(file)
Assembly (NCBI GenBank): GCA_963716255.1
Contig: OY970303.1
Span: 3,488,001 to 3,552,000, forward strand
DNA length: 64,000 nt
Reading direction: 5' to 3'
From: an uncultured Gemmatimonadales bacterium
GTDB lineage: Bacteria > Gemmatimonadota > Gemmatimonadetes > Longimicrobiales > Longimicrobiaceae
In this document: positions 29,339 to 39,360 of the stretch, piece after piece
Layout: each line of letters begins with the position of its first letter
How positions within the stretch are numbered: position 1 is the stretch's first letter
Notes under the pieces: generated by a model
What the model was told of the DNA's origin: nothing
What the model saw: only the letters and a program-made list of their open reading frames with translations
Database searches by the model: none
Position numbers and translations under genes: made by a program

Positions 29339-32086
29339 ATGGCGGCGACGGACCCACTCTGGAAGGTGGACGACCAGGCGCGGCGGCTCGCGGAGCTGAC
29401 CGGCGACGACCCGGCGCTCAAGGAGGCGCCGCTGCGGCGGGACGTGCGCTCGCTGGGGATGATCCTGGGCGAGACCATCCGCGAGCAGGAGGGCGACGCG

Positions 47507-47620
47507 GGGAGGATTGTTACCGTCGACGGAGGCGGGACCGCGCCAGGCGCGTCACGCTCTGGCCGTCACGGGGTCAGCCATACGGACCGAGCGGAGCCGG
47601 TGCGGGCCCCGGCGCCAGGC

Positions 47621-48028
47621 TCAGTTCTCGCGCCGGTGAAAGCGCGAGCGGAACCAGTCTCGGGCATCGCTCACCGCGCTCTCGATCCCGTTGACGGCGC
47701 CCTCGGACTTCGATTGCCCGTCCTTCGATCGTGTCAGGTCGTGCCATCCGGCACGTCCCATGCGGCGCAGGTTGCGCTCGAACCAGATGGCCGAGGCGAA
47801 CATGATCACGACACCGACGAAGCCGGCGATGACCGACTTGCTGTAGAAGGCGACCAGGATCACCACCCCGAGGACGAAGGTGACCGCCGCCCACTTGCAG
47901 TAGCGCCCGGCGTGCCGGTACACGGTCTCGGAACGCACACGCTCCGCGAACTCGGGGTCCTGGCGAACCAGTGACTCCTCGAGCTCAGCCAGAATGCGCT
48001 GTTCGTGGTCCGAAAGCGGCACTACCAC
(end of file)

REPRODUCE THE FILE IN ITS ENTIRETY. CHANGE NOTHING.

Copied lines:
Assembly (NCBI GenBank): GCA_963716255.1
Contig: OY970303.1
Span: 3,488,001 to 3,552,000, forward strand
DNA length: 64,000 nt
Reading direction: 5' to 3'
From: an uncultured Gemmatimonadales bacterium
GTDB lineage: Bacteria > Gemmatimonadota > Gemmatimonadetes > Longimicrobiales > Longimicrobiaceae
In this document: positions 29,339 to 39,360 of the stretch, piece after piece
Layout: each line of letters begins with the position of its first letter
How positions within the stretch are numbered: position 1 is the stretch's first letter
Notes under the pieces: generated by a model
What the model was told of the DNA's origin: nothing
What the model saw: only the letters and a program-made list of their open reading frames with translations
Database searches by the model: none
Position numbers and translations under genes: made by a program

Positions 29339-32086
29339 ATGGCGGCGACGGACCCACTCTGGAAGGTGGACGACCAGGCGCGGCGGCTCGCGGAGCTGAC
29401 CGGCGACGACCCGGCGCTCAAGGAGGCGCCGCTGCGGCGGGACGTGCGCTCGCTGGGGATGATCCTGGGCGAGACCATCCGCGAGCAGGAGGGCGACGCG

Positions 47507-47620
47507 GGGAGGATTGTTACCGTCGACGGAGGCGGGACCGCGCCAGGCGCGTCACGCTCTGGCCGTCACGGGGTCAGCCATACGGACCGAGCGGAGCCGG
47601 TGCGGGCCCCGGCGCCAGGC

Positions 47621-48028
47621 TCAGTTCTCGCGCCGGTGAAAGCGCGAGCGGAACCAGTCTCGGGCATCGCTCACCGCGCTCTCGATCCCGTTGACGGCGC
47701 CCTCGGACTTCGATTGCCCGTCCTTCGATCGTGTCAGGTCGTGCCATCCGGCACGTCCCATGCGGCGCAGGTTGCGCTCGAACCAGATGGCCGAGGCGAA
47801 CATGATCACGACACCGACGAAGCCGGCGATGACCGACTTGCTGTAGAAGGCGACCAGGATCACCACCCCGAGGACGAAGGTGACCGCCGCCCACTTGCAG
47901 TAGCGCCCGGCGTGCCGGTACACGGTCTCGGAACGCACACGCTCCGCGAACTCGGGGTCCTGGCGAACCAGTGACTCCTCGAGCTCAGCCAGAATGCGCT
48001 GTTCGTGGTCCGAAAGCGGCACTACCAC